Growing up in Ipoh, I got to know claypot chicken rice at a very young age. I still remember where I ate it: a roadside stall in Hugh Low Street.
The uncle and aunty would monitor multiple claypots on stoves like hawks, holding fans to control the flame and lifting the lids occasionally to check if the rice had cooked, or to pour sauces. When our order eventually arrived at our table, the claypot looked so dangerous with wisps of angry steam escaping through the cracks between the lid and pot. But once you lifted the cover … Mama mia! The heavenly smells drove me wild.
Sadly, now that I’ve moved to KL, I don’t get to eat it often as my neighbourhood doesn’t have any good claypot rice stall that I know of. It never crossed my mind to make claypot rice though, until I saw a claypot craftsman at a booth during Hari Kraf Kebangsaan two years back. I love old-school artisanal goods. And it was really cheap, less than RM15, so I bought it without thinking twice.
Once I got home though, I started getting cold feet thinking it must be so difficult to use. The poor claypot sat in my cupboard gathering dust for nearly half a year until I was browsing recipes one day. A picture of claypot chicken rice popped up. I jumped up with a start and told myself, that’s it! I have to do this by hook or by crook!
To be honest, I was terrified, but my longing for claypot chicken rice was even greater …
That was a year ago. And you know what? I’ve made chicken rice many times, as well as other dishes with the claypot. I’ve tweaked the recipe multiple times, using tricks and tips I learned from watching other cooking videos.
But the best tip for killer claypot chicken rice is this one from my father.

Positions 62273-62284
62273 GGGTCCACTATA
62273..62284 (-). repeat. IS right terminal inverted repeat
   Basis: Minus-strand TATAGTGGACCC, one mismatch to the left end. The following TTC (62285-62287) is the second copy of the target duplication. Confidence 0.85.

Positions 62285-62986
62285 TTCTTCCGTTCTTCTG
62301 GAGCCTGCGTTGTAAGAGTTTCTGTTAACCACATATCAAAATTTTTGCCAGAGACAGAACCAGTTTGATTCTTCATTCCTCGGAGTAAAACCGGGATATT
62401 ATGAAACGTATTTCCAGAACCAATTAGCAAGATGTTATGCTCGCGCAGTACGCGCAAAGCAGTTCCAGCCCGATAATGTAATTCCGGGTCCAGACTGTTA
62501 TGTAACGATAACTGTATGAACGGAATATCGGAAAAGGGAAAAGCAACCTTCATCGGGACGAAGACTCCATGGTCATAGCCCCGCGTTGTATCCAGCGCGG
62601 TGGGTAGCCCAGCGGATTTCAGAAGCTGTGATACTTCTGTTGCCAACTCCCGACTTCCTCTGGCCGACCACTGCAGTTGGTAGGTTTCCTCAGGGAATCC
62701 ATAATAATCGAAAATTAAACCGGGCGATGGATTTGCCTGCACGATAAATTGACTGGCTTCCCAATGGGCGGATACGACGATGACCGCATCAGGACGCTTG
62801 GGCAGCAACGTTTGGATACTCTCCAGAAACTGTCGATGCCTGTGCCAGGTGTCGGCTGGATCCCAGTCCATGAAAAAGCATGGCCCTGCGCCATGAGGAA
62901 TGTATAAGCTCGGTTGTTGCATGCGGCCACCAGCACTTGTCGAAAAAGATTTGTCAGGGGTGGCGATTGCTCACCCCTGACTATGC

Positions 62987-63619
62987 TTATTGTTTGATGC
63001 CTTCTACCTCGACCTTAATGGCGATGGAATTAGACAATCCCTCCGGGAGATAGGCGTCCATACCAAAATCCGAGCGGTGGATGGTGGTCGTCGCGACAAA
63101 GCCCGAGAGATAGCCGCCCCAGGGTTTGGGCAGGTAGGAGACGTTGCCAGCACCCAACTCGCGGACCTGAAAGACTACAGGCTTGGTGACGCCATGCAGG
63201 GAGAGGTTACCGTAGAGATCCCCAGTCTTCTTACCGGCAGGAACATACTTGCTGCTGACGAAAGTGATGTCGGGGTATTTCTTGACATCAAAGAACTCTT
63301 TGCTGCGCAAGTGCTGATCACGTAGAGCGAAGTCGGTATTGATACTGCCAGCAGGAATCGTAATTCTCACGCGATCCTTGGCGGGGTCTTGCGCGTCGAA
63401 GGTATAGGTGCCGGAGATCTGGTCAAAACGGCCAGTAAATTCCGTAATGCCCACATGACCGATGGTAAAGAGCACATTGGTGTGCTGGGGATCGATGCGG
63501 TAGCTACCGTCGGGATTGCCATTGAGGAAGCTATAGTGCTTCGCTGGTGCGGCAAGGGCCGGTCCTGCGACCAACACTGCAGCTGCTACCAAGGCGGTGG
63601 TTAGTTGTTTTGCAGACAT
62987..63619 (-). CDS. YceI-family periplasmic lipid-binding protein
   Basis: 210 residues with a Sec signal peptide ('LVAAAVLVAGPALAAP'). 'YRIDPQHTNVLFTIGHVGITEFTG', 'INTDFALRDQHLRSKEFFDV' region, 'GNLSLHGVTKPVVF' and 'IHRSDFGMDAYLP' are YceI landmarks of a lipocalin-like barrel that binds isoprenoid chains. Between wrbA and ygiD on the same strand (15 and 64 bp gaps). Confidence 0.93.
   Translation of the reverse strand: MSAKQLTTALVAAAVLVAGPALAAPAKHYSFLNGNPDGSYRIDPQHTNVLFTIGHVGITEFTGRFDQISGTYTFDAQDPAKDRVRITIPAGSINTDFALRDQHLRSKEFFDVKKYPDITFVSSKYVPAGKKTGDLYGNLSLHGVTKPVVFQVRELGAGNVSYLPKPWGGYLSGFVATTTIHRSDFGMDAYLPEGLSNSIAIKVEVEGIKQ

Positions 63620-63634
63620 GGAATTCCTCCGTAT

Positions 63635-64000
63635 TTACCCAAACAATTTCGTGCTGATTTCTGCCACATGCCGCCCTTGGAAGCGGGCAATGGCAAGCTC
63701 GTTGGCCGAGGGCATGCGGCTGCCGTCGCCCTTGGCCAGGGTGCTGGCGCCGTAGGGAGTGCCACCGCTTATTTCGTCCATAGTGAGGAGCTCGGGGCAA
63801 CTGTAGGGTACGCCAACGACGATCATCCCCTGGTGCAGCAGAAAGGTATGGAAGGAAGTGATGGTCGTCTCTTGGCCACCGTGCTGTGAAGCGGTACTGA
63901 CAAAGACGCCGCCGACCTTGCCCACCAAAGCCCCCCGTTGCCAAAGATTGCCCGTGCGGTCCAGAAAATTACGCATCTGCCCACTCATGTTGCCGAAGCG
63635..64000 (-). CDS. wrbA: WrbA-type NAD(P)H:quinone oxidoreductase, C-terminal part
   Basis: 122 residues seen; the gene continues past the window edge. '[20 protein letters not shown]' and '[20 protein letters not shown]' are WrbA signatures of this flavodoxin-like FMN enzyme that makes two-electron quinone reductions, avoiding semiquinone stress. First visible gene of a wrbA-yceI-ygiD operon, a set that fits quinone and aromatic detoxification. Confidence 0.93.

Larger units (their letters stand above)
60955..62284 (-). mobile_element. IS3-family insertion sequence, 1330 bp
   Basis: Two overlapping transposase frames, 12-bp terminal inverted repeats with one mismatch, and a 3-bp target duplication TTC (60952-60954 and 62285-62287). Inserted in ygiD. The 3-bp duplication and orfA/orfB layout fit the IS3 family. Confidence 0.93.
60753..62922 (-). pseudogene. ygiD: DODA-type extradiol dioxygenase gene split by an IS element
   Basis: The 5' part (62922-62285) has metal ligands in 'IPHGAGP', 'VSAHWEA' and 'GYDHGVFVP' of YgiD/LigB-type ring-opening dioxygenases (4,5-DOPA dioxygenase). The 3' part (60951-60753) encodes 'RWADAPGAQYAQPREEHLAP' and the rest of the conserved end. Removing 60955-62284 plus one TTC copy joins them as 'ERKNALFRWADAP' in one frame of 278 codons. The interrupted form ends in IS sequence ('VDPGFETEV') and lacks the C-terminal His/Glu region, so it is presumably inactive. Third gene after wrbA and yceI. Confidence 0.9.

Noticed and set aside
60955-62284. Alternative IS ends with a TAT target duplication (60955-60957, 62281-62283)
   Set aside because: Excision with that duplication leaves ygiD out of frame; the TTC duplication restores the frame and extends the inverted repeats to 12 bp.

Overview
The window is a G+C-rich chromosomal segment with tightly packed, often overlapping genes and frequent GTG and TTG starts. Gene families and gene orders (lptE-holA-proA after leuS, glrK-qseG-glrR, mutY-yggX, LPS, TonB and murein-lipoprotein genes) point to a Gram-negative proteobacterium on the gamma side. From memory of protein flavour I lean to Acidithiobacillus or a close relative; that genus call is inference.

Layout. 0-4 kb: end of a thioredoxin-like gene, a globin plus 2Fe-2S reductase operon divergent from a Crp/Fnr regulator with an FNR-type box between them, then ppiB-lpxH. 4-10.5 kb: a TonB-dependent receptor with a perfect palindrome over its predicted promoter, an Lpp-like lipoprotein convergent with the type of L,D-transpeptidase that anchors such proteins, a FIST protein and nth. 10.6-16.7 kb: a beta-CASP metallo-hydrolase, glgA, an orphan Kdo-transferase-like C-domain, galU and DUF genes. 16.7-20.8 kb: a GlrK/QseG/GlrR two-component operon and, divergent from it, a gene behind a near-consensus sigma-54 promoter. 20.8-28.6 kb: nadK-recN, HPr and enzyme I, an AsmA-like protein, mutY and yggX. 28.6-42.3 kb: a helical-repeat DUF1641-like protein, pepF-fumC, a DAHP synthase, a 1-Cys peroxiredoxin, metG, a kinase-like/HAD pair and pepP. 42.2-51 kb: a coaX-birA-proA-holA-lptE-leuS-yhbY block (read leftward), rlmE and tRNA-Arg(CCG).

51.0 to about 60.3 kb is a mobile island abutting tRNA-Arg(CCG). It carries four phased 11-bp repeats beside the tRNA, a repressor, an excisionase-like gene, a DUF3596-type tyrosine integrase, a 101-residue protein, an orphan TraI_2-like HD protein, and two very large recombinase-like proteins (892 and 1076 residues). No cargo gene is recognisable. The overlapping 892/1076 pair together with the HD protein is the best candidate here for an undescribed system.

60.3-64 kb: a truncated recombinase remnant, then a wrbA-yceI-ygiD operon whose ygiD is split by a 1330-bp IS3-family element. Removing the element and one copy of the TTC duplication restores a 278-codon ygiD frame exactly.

He applies this technique to a non-claypot dish – yam fried rice. I noticed Dad always pre-fries the raw rice in sauces and oil before boiling it (the normal process of cooking rice). “Makes the rice more flavourful and fragrant,” he explained.
One day, I wondered if I could apply the same technique to claypot chicken rice. So before cooking the rice, I pre-fried the raw rice directly in the oil and sauces, before adding water to cook it as usual. Wow, that single step made a world of difference!
Later on, when I did more research, I found out that this technique is similar to making rice pilaf. Pre-cooking the rice this way imbues it with a richer and more complex flavour.
Why should you cook with a claypot?
- I find the claypot incredibly convenient and easy to use (it’s my favourite tool other than mortar and pestle!). What I love most about using the claypot is that you can “rescue” a dish if things go awry. Just open up the lid and add water if your rice is too dry, or simply let it cook longer if the dish is too wet.
2. A claypot is very easy to care for. Most of the commercial ones available are already glazed inside, so after cooking, just wash the inside with normal dishwasher and rinse the outside with water.
3. A claypot has superior heat retention properties, so it cooks food fast. That’s why it can cook the rice and chicken in 25 minutes or less. I fondly refer it as my low-budget answer to Le Creuset 🙂